Anatomy, Shoulder and Upper Limb, Wrist Flexor Retinaculum

Article Author:
Nathaniel Deak
Article Editor:
Bruno Bordoni
Updated:
8/18/2019 10:05:58 PM
PubMed Link:
Anatomy, Shoulder and Upper Limb, Wrist Flexor Retinaculum

Introduction

The flexor retinaculum is a fibrous connective tissue band that forms the anterior roof of the carpal tunnel. Many experts consider the flexor retinaculum synonymous with the transverse carpal ligament and the annular ligament; for this discussion, they will be considered as the same structure. The flexor retinaculum serves to protect nine of the forearm flexor tendons and median nerve as they pass through the carpal tunnel.[1] If this tissue becomes inflamed, swollen or fibrotic, the median nerve can become irritated or compressed, leading to the condition of the carpal tunnel. 

Structure and Function

The flexor retinaculum begins when the longitudinally oriented fibers of the forearm's antebrachial fascia fibers abruptly thicken and change direction. The fibers change orientation to a transverse orientation. The flexor retinaculum thickens proximally to distally, ranging in thickness from 1.5 mm to 6.0 mm.[1] The structure is about 3 centimeters long and about 2.5 centimeters wide. The flexor retinaculum attaches laterally and medially to the carpals bone. Specifically, the flexor retinaculum attaches to the scaphoid tuberosity and trapezial ridge radially and the pisiform and the hook of hamate ulnarly.[2] The flexor retinaculum forms the volar boundary of the carpal tunnel, while the carpal bones form the dorsal boundary. Contained below the flexor retinaculum within the carpal tunnel are the four flexor digitorum superficialis tendons,  the four flexor digitorum profundus tendons, the single flexor pollicis tendon, as well as the median nerve.[1]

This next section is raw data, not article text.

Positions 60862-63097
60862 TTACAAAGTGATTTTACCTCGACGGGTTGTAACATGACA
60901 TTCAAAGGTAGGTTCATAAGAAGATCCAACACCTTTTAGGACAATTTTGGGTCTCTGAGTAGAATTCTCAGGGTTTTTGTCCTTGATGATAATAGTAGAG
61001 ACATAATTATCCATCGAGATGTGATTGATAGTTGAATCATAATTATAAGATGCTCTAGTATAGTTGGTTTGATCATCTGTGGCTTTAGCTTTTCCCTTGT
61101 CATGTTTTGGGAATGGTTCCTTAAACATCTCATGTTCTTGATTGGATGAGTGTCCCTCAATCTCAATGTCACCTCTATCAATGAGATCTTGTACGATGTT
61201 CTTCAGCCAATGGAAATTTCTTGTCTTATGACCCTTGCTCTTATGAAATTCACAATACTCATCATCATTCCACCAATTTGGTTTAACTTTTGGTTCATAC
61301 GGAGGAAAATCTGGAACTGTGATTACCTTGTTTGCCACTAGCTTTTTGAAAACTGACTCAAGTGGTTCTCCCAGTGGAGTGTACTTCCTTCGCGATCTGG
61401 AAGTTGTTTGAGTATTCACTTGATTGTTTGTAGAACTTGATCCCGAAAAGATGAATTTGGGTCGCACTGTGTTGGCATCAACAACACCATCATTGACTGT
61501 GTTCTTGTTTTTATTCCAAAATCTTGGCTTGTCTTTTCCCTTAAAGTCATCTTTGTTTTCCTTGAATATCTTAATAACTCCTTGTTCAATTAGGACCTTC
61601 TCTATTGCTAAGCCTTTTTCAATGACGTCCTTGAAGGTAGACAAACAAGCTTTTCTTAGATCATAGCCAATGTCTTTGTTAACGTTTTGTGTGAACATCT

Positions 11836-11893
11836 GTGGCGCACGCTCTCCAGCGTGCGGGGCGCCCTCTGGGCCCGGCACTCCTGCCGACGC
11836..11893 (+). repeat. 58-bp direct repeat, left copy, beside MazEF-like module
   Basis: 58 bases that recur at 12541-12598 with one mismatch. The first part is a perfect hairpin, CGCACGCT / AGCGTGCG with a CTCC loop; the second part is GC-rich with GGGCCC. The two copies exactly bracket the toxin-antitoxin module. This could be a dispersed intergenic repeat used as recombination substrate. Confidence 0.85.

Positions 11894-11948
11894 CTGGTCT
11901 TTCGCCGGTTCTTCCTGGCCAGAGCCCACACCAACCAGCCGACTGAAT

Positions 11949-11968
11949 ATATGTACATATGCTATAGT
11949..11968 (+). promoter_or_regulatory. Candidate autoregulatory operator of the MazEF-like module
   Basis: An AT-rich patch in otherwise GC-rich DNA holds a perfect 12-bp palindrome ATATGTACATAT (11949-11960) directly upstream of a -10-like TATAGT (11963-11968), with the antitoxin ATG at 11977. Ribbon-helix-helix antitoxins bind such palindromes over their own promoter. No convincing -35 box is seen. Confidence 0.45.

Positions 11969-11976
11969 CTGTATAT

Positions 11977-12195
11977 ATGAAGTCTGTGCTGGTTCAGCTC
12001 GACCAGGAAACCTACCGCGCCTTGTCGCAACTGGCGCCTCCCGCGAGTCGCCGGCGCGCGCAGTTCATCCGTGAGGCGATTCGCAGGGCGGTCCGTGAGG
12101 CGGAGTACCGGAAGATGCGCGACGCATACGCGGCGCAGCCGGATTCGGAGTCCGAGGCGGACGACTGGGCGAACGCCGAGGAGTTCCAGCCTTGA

Its front face gives rise to some muscles of the eminence thenar and of the eminence hypothenar and is related to the tendon of the long palmar muscle that adheres to it. The upper margin continues in the palmar carpal ligament, and the lower margin merges with the palmar aponeurosis.

Its principal function is to serve as a pulley for the carpal flexor muscles and to stabilize the morphology of the carpal system.

Embryology

Its constitution is mainly of collagen fibers, whose embryological origin is the mesodermal leaflet (hypaxial myotome).

Blood Supply and Lymphatics

The ulnar artery is one of the major blood vessels in the upper extremity and is close to the flexor retinaculum. The ulnar artery is a continuation of the brachial artery and is underneath the flexor carpi ulnaris muscle. It lies on top of the flexor retinaculum lateral to the ulnar nerve. The ulnar artery supplies the medial aspect of the forearm and forms the superficial palmar arch providing blood to the hand.[3] In some patients, there is a branch of the ulnar artery that passes over the retinaculum.

Nerves